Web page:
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Iodotrifluoromethane: Toxicity Review (NFPA) Cup Burner Data Task Group is 3.2 vol% (Tapscott, 1999). Therefore, for n-heptane, the design concentration for CF3I will be slightly lower than that for Halon 1301 regardless of the applied safety factor. The NFPA 2001 Standard (1996) requires a minimum 20% safety factor above the cup burner values with a minimum design concentration of 5.0% for Halon 1301. This safety margin was chosen as a requirement for extinguishment of Class A fires. According to Meyer (1997), the extinguishing concentration of CF3I is almost half of the concentration needed by any other gaseous agent under consideration. In a turbulent spray burner test, CF3I required the lowest mass fraction at extinction of any compound tested (Hamins, 1997). HEALTH EFFECTS General The U.S. Army Environmental Hygiene Agency prepared a toxicity profile for CF3I in 1993 (Haight and Macko, 1993). The profile indicated that no toxicity data were available for CF3I and recommended that a number of toxicity tests be conducted in order to fully evaluate its safety. These suggestions included a skin and eye irritation test, acute and 14-day inhalation studies, genotoxicity testing, cardiac sensitization testing, and a full evaluation of combustion, pyrolysis and decomposition products. Comprehensive tests, such as reproductive and developmental toxicity and subchronic inhalation, were also suggested if projected use scenarios indicated a need. Many of these tests have since been conducted and data were incorporated into the comprehensive review of CF3I released in 1999 by McCain and Macko. A summary of the toxicity studies performed for CF3I is provided in Table B-3, and a brief overview of the results is provided below. Toxicity Testing 1. 15-Minute Acute Exposure. Several acute inhalation studies have been conducted using CF3I. Ledbetter (1993) exposed 5 male and 5 female Sprague-Dawley rats to CF3I vapor in a nose-only inhalation chamber for 15 minutes. The intended target concentration was 60,000 ppm (6.0%). Due to an error in the wavelength setting for the infrared monitoring system, the actual measured concentration during exposure was 127,289 ± 5,574, nearly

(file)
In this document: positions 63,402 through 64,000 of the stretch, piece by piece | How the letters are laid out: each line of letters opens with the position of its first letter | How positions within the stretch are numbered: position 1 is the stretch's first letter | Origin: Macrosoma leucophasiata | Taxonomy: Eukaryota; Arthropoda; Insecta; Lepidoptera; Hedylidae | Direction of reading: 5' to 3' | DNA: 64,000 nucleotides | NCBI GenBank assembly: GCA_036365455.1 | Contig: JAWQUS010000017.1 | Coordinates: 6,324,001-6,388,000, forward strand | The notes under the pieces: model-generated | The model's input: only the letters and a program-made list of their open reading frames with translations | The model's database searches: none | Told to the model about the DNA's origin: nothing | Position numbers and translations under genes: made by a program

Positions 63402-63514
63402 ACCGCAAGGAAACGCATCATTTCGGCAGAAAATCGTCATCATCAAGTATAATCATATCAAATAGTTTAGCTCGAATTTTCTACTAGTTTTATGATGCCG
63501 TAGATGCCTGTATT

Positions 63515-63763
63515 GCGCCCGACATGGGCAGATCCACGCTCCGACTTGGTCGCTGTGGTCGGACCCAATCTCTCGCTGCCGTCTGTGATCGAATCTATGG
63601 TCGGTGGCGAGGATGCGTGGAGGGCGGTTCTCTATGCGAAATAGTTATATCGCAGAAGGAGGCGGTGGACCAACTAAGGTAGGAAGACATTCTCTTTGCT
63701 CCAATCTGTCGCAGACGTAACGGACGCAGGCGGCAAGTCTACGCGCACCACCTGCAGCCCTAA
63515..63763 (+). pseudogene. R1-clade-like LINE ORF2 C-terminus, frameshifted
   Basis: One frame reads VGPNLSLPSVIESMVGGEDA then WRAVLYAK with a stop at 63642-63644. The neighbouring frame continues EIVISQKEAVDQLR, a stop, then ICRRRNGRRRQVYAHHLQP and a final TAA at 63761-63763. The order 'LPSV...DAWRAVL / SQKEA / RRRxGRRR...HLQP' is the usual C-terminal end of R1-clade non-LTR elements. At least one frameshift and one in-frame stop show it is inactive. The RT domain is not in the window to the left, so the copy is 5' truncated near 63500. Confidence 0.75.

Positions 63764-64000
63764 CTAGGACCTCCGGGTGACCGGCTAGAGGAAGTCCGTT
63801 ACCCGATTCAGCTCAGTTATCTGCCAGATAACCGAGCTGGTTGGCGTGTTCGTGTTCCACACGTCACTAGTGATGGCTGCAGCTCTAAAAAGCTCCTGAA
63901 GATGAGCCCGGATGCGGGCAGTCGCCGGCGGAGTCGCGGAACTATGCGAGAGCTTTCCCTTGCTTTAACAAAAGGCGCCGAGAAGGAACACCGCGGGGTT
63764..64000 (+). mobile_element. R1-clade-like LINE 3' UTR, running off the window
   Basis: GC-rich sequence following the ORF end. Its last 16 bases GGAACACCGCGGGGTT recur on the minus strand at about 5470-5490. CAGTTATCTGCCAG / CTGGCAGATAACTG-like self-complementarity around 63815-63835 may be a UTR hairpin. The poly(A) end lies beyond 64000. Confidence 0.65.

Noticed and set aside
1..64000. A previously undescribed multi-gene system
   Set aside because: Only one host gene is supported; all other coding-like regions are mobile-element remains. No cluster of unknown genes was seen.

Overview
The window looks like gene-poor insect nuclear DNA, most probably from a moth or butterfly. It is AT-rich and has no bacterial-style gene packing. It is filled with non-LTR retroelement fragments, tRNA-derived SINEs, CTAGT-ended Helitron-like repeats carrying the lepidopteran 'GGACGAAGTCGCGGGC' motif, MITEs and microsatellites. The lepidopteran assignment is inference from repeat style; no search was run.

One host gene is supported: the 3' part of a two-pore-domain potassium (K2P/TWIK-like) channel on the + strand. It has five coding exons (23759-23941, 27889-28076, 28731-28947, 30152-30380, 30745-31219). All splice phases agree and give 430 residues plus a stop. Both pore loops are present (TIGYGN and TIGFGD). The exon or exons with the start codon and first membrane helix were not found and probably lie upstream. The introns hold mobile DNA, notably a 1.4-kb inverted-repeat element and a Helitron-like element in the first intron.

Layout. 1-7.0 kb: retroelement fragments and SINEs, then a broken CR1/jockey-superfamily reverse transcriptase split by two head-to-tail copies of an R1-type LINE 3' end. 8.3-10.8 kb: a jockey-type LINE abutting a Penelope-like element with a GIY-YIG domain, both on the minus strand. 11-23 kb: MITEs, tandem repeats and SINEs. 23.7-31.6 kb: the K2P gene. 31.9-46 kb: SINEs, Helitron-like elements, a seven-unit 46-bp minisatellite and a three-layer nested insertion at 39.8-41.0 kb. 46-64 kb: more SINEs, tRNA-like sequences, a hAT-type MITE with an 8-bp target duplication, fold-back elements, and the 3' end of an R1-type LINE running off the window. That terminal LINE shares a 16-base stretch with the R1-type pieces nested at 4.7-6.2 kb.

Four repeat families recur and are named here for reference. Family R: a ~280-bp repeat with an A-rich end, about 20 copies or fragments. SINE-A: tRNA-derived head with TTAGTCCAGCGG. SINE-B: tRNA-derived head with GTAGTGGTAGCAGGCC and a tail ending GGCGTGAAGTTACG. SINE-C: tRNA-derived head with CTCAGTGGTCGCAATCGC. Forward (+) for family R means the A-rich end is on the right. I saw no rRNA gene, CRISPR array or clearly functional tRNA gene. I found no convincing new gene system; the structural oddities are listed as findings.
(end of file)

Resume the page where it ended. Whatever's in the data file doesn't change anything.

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Iodotrifluoromethane: Toxicity Review TABLE B-3 Summary of Toxicology Studies Performed on CF3I Date Investigator Type of Study Test System Exposure Concentrations 1993 Ledbetter Acute Inhalation: 15-min, nose-only Rat (Sprague-Dawley) 12.7% 1994 Ledbetter Acute Inhalation: 4-hr, whole-body 15-min, nose-only Rat (Sprague-Dawley) 4-hr: 10, 12.8, 20, 32% 15-min: 24, 28.8% 1994 Kinkead et al.* Acute Inhalation: 4-hr, nose-only Rat (Fischer-344) 0.0%, 0.5%, 1.0% 1995 a,b,c Mitchell** Genetic Screening: Ames Assay Salmonella typhimurium Ames: 0.1060, 0.2775, 1.0586, 2.3230, 8.5908%     In Vivo Mouse Micronucleus Mouse (Swiss Webster) Mouse Micronucleus: 2.5, 5.0, 7.5%     Mouse Lymphoma L5178Y/tk+/-cells Mouse Lymphoma: 8.0, 17.7, 30.6, 42.6, 45.4, 49.7, 51.8% 1995 Kenny et al. Acute Inhalation: Cardiac Sensitization Dog 0.1, 0.2, 0.4, 1.0% 1995 Kinkead et al.* Inhalation: Repeated exposure, 14-day range-finder Rat (Fischer-344) 0.0, 3.0, 6.0, 12.0% 2 hr/day, 5 days/wk 1996 Kinkead et al.* Subchronic Inhalation: 13 wk, nose-only Rat (Fischer-344) 0.0, 2.0, 4.0, 8.0% 2 hr/day, 5 days/wk 1998 Dodd et al. Reproductive: 14-wk, whole-body Rat (Sprague-Dawley) 0.0, 0.2, 0.7, 2.0% *Also reported by Dodd et al., 1997a. **Also reported by Dodd et al., 1997b. twice the targeted dose. No deaths were reported during the study. Immediately following exposure, severe salivation was noted for all exposed rats, and 2 males exhibited audible respiration (rales). All clinical signs resolved within 1 hour after exposure was discontinued. No other clinical signs or changes in body weight were reported during the 14-day post-exposure observation period. No gross abnormalities were reported at necropsy.